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As with any of our AES events, it takes a small army of volunteers to allow us to offer such a positive learning experience to our young people, their siblings, and especially their parents. This summer’s Wapiti Weekend had a tremendous volunteer team with over 100 folks offering their time and expertise in the name of AES and educating our future outdoorsmen and women along with our gracious sponsors. Thank you to our AES Board Members and Corporate Sponsors – Sportsman’s Warehouse, Cabela’s, Vortex – for all you do to help fill goodie bags for each participant. A special thanks to Steve Ortiz at Sportsman’s Warehouse for his generous donation to our Youth Raffle, Ranger Rick and the Raymond Foundation for letting us enjoy such a beautiful piece of land, Phoenix Varmint Callers, AZ Fly Casters, Gold Prospectors of America, AZ Game and Fish Department, and the amazing cook team who burned the candle at both ends to serve 1,700 meals in 48 hours! Finally, a warm and heartfelt Thank you to ALL the volunteers who took the time to mentor our kids about the outdoors. We really could not do these events without you! This article is dedicated to our very own Ken Turer. For the last 5 years, Ken has dedicated his time and energy to Wild in the City and Wapiti Weekend. Ken Turer was an amazing mentor to me for both events and more. Ken and I spent many hours together to ensure I had all the tools I needed to fill in his shoes. Ken has made a huge impact on the lives of our youth over the years, and I only hope to be able to do the same. Thank you for all you’ve done and continue to do Ken! You are appreciated! 8 Tracker 3rd Quarter 2019

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I have a will. Two months ago I couldn’t say that. It took the death of a close friend to wake me up. Now I’m wondering why I procrastinated so long. Let me tell you about my will.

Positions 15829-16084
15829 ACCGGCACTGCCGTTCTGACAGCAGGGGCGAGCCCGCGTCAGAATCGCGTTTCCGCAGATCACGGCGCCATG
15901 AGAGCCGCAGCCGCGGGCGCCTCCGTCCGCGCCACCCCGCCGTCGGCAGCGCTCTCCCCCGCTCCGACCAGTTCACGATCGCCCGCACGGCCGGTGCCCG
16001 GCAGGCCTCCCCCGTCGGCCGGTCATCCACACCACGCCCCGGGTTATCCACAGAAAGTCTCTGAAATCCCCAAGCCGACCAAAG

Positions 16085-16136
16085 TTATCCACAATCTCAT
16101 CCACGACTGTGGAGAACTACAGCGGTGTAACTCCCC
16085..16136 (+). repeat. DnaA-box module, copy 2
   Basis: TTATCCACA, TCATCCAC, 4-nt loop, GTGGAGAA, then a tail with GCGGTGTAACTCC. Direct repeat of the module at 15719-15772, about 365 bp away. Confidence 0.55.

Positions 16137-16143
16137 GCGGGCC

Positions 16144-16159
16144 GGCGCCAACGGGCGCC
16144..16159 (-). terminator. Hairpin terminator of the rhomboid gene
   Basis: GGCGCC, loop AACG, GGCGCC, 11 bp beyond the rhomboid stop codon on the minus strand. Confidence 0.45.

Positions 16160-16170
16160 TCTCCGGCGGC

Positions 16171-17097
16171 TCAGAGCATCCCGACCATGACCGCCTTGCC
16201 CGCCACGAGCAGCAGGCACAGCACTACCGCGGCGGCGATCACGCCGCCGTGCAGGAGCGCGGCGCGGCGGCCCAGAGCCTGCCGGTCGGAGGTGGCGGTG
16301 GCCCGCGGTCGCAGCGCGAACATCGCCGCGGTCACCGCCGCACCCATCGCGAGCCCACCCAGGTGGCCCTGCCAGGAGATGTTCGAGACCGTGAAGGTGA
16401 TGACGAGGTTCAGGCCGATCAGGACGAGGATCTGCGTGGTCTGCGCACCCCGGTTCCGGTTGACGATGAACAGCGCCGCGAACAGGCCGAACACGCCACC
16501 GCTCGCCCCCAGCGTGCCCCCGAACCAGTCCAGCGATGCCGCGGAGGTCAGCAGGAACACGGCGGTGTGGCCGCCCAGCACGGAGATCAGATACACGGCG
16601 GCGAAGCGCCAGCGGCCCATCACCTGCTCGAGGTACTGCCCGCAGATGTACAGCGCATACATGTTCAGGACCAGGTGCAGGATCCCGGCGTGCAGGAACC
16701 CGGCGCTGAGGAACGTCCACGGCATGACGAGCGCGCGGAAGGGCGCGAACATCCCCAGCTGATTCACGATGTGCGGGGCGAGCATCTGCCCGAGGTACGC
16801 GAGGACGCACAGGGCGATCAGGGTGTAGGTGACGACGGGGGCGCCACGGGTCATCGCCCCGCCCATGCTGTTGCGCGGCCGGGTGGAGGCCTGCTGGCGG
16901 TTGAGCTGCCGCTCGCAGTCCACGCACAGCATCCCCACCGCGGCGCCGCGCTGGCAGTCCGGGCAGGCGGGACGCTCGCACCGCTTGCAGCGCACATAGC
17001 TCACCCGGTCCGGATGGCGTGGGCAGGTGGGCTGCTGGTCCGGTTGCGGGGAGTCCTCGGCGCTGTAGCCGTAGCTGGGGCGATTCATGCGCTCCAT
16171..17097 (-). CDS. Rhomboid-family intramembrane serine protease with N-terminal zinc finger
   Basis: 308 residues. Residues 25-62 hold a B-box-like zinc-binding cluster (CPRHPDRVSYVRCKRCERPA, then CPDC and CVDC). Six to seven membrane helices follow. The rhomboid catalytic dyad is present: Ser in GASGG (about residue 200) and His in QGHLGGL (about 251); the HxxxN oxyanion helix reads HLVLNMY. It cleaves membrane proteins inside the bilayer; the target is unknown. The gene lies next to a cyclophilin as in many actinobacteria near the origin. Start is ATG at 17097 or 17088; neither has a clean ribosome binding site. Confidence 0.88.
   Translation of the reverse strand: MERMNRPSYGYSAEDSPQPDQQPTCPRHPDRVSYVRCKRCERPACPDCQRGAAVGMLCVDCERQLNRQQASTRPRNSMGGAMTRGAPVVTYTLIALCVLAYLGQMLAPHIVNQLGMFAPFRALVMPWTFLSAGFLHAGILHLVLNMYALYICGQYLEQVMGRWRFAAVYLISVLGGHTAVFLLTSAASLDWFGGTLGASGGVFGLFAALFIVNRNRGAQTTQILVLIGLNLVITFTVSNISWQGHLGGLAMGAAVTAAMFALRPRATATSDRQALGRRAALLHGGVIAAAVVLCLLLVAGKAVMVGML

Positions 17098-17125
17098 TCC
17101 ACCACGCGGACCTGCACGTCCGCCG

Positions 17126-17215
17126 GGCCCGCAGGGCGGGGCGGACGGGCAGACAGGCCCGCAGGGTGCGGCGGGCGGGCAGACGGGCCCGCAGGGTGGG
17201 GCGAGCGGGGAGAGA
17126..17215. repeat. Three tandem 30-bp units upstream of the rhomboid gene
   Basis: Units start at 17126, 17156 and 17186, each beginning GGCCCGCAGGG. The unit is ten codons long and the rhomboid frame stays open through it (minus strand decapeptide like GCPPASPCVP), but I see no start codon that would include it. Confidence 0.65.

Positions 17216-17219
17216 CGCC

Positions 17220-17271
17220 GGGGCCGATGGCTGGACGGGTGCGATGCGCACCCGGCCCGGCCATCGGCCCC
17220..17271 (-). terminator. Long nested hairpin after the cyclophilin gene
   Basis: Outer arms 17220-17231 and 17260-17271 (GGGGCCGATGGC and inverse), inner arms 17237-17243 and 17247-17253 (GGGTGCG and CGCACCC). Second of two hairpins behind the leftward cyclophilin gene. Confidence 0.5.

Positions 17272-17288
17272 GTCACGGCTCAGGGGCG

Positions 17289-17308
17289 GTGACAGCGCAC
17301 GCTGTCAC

My will reflects my wishes. Instead of the courts appointing an executor (personal representative), my son will handle this, and without bond. My will makes provision for family members in a way state statutes would not do. My will establishes a trust to benefit my spouse and reduce estate taxes. My will lets me disburse money to my children and grandchild in an orderly and prolonged manner. My will identifies several charities to receive special bequests. In short, my will allocates my assets according to my desires. My will is legally valid. I went to an attorney who specializes in estate planning. She knew the right questions to ask and the best way to accomplish my goals. I was tempted to take a short cut and use one of those will documents you can get online. I even thought of just sitting down and writing out my will on a piece of paper, a sort of do-it-yourself project. I’m sure glad I didn’t fall into that trap. After all, why do a will and then spend the rest of your life wondering whether it is truly valid? My will is up-to-date. This is because I only recently created it and it reflects my current situation. But life never stays the same. Within a few years, new estate laws may arise. Family members may develop different needs. The composition of my estate may change. As my attorney says, “An out-of-date will could be as harmful as having no will at all.” My will can be amended. It is not set in concrete. I can change it easily, either by adding a codicil or by simply having it redrafted. The important thing is that I have a workable will in place – now. My will is safely stored. I have a copy of my will in my files at home, but I keep the original in a bank safety deposit box. I don’t want to lose this important document through fire or theft. I also made sure my personal representative knows how to find my will. But he doesn’t know what’s in it. My will provides peace of mind. For years I lived with a nagging apprehension about what would happen if I died without a will. Those feelings are gone. I now have a sense of well-being about these matters, an inner calmness. It took a little time and effort and it cost a few dollars, but it was well worth it all. If you do not have a current, valid will or comprehensive living trust, we at the Arizona Elk Society urge you to care for this very important matter. Not only will such planning benefit your loved ones, we believe you will want to remember the Arizona Elk Society as well. And if you do, we’ll enroll you in our Legacy Society – now, and you’ll get the recognition you deserve while you’re still living. We can assist you by providing information about wills and charitable bequests. If would like help to find a qualified attorney feel free to call me at (623) 444-4147. As always, we urge you to consult with an estate planning attorney or other qualified advisor regarding a will, a living trust or whatever else may best suit your needs. Sound, professional help will contribute to your peace of mind – and that of your family’s.